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Ricky Onsman

Veteran Australian web designer, front end developer, writer and editor. As a writer and/or editor, I've worked with the likes of UX Australia, SitePoint, Web Directions and Smashing Magazine. As a freelance designer and front end dev, I focused on building accessible websites, then worked with a number of design, UX and accessibility-focused companies in Australia, North America and Europe before joining the Knowledge Center team at TPGi.


  • WCAG 3.0: are we there yet?

    On 7 December 2021, the W3C Accessible Guidelines Working Group published a Working Draft of the W3C Accessibility Guidelines (WCAG) 3.0. So, that’s it, right? Pack WCAG 2 off to the junkyard? The standard is dead, long live the standard? Well, no.

  • Understanding Disability: Ableism

    A common definition of ableism is that it is discrimination and social prejudice against people with disabilities. That’s undoubtedly true, but ableism can also be described as discrimination in favor of non-disabled people. What’s the difference?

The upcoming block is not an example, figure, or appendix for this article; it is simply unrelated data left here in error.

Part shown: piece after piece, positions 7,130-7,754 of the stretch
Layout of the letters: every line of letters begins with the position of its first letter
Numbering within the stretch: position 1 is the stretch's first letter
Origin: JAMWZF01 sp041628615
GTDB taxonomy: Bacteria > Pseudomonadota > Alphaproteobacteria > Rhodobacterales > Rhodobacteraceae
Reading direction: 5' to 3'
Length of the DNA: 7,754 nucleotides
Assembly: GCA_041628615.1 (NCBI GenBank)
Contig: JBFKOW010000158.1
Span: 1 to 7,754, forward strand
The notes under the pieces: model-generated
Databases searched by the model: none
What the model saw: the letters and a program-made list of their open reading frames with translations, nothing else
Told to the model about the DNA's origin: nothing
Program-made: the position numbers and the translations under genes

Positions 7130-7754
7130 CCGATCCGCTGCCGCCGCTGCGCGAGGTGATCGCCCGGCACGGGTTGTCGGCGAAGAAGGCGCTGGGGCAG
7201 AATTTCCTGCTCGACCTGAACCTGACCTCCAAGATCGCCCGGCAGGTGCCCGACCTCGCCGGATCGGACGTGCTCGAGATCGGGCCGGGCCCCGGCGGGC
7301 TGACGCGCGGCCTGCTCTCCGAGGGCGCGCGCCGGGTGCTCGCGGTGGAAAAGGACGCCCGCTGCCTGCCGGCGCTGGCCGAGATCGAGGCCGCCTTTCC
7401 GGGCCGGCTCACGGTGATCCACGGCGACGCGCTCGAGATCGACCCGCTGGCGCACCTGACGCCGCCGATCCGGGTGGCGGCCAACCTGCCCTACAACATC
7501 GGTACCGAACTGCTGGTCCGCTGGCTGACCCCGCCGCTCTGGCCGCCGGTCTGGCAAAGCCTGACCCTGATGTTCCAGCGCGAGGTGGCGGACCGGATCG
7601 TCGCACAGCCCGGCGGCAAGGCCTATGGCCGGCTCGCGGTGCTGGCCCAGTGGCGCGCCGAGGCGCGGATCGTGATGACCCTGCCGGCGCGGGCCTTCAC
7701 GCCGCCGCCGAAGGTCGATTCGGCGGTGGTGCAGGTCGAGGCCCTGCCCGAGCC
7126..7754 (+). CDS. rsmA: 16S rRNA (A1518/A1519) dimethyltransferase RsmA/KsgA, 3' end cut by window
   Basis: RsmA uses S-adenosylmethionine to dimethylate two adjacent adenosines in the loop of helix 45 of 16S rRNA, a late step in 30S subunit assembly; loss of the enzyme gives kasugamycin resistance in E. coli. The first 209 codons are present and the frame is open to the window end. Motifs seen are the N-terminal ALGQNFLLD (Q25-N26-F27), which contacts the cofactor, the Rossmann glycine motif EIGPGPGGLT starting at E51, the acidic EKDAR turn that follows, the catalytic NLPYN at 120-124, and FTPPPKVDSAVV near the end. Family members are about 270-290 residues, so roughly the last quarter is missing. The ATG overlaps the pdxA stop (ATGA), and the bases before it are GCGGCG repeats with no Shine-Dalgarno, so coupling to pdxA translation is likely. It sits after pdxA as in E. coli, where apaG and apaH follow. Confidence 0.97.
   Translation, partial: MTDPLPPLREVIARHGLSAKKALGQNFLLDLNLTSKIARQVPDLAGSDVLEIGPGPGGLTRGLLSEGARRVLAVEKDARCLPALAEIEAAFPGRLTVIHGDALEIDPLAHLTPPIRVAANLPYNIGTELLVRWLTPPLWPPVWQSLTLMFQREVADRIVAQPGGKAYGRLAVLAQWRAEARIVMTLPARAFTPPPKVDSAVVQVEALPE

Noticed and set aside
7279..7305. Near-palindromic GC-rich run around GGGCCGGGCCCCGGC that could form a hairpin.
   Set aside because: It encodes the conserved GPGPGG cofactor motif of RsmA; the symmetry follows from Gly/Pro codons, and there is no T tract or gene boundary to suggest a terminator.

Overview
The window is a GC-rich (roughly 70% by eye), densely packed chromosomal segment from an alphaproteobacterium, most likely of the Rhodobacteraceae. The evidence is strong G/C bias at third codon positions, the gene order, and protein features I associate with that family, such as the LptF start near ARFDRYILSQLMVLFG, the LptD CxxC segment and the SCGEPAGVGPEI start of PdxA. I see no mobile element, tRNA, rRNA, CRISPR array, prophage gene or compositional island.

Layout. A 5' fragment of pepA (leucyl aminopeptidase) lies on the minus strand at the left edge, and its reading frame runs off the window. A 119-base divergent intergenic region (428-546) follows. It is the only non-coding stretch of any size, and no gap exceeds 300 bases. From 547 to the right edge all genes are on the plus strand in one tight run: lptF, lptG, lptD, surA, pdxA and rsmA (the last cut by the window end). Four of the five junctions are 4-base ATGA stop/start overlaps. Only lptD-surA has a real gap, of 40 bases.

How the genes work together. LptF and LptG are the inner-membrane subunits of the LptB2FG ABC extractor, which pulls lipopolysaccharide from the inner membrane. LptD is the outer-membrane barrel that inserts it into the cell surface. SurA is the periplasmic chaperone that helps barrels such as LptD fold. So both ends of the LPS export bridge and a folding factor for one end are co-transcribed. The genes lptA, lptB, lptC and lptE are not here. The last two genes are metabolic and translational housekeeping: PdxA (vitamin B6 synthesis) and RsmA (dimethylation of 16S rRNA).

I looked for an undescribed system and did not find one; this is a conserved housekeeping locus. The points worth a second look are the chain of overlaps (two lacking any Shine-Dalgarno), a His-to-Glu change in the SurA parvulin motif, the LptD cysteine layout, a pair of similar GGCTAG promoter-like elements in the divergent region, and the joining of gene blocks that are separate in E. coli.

• Single Page Applications

    Due to their nature, and depending on how they are constructed, Single Page Applications might need to use techniques to conform to specific WCAG success criteria that are different to those used on multi-page websites.

  • Ensure third party content is accessible

    Many websites publish content that isn’t created by the website owner or author, from embedded videos, shopping carts, and social media feeds to maps, booking systems and comments on blog posts. Who is responsible for making sure third party content is accessible? And how?

  • Introduction to Cognitive Disability and Accessibility Testing

    Making websites accessible to people with cognitive disabilities is as important as it is for any other type of disability, and there are techniques you can use to ensure your web content and functionality is accessible to people with cognitive impairments.

  • Introduction to A.I. and Accessibility Testing

    The focus of this article is on the impact of various types of AI on testing for digital accessibility. As more and more websites make use of AI to enhance user experience, we need to be aware of the role of AI in potentially inhibiting web accessibility for people with disabilities.